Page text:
In order to avoid any misunderstanding, I must hasten to mention here that the wrongs committed by the BJP in India are not comparable to the terrifying criminalities of the Stalin era in the Soviet Union.
Nevertheless, at a time when Modi is making an appeal for a “New Beginning” for a “New India”, and when he is mentioning the fall of the Berlin Wall in the context of the Supreme Court’s verdict that will facilitate the construction of Ram Temple in Ayodhya, shouldn’t he have exhibited at least a little bit of the spirit of Indian glasnost? Shouldn’t he have truthfully acknowledged that some unlawful and unacceptable acts were committed by proponents of the temple movement?
After all, the apex court had minced no words in condemning the Babri Mosque demolition as “an egregious violation of the Rule of Law”. It had also stated that the means for demolishing it “should not have been employed in a secular nation”.
Look at the dichotomy between Modi’s effusive praise for the Supreme Court and his deliberate silence on its words of censure.
On the one hand, he said, “Today is a historic day. It is the beginning of a golden era for the judiciary of the country. The judgement was unanimous and was courageous. Our judiciary needs a special appreciation.” However, on the other hand, he simply refused to endorse what the same court had said about the criminal act on 6 December 1992 by Karsevaks led by his own party and the larger Sangh Parivar. Didn’t he, with his silence, endorse the Karsevaks’ crime?
There were two other regrettable omissions in the PM’s address to the nation. First, the Supreme Court in its verdict reminded the nation that “secularism is a basic feature of the Constitution”. Modi deliberately did not affirm his own commitment to this fundamental Constitutional principle because he has a well-known aversion to the word “secularism”.
Second, the Supreme Court delved deep into the provisions of the Places of Worship (Special Provisions) Act of 1991, and cautioned against any section of society taking the law into its hands and forcibly converting the religious character of places of worship across the country. Modi kept mum on this.
Alarmingly, on the same day, the Vishwa Hindu Parishad said, “The Ayodhya verdict is not the end of the story, it is only the beginning of it”, thereby clearly hinting that it was committed to reclaiming the mosques in Mathura and Kashi. Obviously, the VHP, a major constituent of the Sangh Parivar, has placed before the nation its own meaning of “a new beginning”, which is at odds with the PM’s call for “a new beginning”.
Modi ji, can a “New India” be built if you permit, and if the Sangh Parivar stokes, the mandir-masjid quarrels of Old India to continue perpetually?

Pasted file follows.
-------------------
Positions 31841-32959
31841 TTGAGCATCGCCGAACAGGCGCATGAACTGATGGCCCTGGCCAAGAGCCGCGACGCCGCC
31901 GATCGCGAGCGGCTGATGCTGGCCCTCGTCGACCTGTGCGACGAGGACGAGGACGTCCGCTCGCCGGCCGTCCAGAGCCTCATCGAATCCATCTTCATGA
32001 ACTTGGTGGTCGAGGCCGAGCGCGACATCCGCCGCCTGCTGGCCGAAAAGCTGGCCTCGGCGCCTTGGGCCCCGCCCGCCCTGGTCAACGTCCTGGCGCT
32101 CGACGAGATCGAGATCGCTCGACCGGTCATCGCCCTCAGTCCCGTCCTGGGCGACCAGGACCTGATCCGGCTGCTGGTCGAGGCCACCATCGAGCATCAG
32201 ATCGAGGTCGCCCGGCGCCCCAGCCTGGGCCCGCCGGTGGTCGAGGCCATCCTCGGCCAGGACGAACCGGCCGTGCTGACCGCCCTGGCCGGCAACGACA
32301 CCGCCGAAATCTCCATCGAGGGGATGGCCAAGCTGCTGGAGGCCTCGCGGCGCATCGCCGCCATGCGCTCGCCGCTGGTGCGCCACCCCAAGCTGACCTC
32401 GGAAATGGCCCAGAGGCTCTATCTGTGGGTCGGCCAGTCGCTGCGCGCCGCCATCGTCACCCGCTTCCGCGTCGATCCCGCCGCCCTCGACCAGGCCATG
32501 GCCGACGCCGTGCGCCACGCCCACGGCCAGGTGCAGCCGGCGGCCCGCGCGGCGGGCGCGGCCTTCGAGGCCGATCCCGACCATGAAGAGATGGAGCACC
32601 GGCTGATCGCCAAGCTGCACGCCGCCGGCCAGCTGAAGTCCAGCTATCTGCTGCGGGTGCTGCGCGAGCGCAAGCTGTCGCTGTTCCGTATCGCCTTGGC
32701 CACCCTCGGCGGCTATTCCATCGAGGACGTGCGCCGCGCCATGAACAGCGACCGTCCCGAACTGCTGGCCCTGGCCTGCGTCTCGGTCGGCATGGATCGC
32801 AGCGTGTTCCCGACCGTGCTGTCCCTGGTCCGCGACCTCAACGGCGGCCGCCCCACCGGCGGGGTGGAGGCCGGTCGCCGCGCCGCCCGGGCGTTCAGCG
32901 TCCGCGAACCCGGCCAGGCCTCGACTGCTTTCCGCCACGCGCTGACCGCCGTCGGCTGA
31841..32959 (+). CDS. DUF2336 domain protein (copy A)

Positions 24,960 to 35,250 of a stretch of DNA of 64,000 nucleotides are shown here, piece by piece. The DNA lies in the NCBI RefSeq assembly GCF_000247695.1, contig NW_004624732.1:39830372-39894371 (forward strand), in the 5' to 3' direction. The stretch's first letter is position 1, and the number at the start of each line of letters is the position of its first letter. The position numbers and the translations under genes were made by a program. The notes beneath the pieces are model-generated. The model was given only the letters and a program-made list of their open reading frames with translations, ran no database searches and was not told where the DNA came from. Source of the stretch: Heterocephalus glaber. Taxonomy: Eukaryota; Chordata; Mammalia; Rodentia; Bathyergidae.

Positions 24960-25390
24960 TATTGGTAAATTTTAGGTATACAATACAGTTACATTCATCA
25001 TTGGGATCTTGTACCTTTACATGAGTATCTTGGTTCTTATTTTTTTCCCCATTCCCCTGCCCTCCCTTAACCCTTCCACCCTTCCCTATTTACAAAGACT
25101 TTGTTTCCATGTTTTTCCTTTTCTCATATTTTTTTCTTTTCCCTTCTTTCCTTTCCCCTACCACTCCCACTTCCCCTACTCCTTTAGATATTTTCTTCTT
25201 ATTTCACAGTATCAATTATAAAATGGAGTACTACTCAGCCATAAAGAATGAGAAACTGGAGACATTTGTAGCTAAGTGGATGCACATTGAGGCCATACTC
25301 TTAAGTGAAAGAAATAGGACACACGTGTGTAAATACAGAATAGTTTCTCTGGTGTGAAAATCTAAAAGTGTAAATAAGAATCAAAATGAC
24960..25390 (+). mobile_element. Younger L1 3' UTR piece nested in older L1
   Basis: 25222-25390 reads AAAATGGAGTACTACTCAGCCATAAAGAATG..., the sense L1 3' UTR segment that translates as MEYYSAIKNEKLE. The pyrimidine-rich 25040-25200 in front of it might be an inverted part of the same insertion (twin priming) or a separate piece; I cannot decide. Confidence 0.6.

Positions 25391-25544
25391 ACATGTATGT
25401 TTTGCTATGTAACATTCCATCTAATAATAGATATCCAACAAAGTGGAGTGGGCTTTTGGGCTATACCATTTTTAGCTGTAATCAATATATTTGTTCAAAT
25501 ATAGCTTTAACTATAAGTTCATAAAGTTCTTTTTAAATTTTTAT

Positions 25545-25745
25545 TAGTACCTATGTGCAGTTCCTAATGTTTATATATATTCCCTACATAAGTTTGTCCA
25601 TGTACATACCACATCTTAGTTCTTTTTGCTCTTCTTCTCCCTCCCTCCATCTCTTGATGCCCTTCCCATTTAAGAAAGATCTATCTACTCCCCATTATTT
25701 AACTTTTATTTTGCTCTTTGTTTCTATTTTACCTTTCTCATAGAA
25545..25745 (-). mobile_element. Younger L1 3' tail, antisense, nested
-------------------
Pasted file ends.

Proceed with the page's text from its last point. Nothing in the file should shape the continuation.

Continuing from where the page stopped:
Can you break the domestic “Berlin Wall” — namely, the lack of adequate trust between your government/your party and India’s largest minority community — if you do not show leadership to mitigate their legitimate fears and concerns?
Can you achieve ‘Sabka Vishwas’, which you added to your earlier promise of ‘Sabka Saath’ and ‘Sabka Vikas’? The nation – especially the Muslim community – is awaiting an answer from you.
The second ‘Berlin Wall’
On November 9, in the context of the inauguration of the Kartarpur Sahib Corridor, Modi also alluded to the need to break another “Berlin Wall”, the one of perpetual hostility between India and Pakistan.
The hostility between two Germanys ended in 1989 when, in his own words, “two different streams had come together and taken the pledge to make a new beginning”. History expects him and Pakistan’s Prime Minister Imran Khan (with the support of its Army Chief Qamar Javed Bajwa) to make a similar “new beginning” to achieve lasting peace and reconciliation between our two countries.
Modi is offering the dream of a “New India” and Imran Khan’s pledge to his own people is to build a “Naya Pakistan”. Neither “New India” nor “Naya Pakistan” is possible without peace and cooperation between the two countries – in other words, without demolishing the “Berlin Wall” that we have erected with our short-sightedness, prejudices and enmities.
The worst victims of the “Berlin Wall” between India and Pakistan are the people of Kashmir. Will Modi, in cooperation with the civilian-military leadership in Islamabad, show the vision and willpower to convert Kashmir into a bridge between our countries, rather than perpetuating it as a barrier?
Modi deserves our appreciation for thanking Imran Khan for allowing the opening of the Kartarpur corridor between the two countries. He also rightly said, “The message and teachings of Guru Nanak Dev Ji are for all and not only for the Sikh community. Guru Nanak showed the path of unity, brotherhood in the society.”
Guru Nanak is the greatest symbol of “unity and brotherhood” bringing India and Pakistan closer – and also Sikhs, Muslims and Hindus closer. Modi ji, will you now follow Guru’s command and make all possible efforts to break the two ‘Berlin Walls” that you yourself perceptively referred to?
(The author served as a close aide to former PM Atal Bihari Vajpayee. He is the author of ‘Music of the Spinning Wheel: Mahatma Gandhi’s Manifesto for the Internet Age. Views expressed are personal)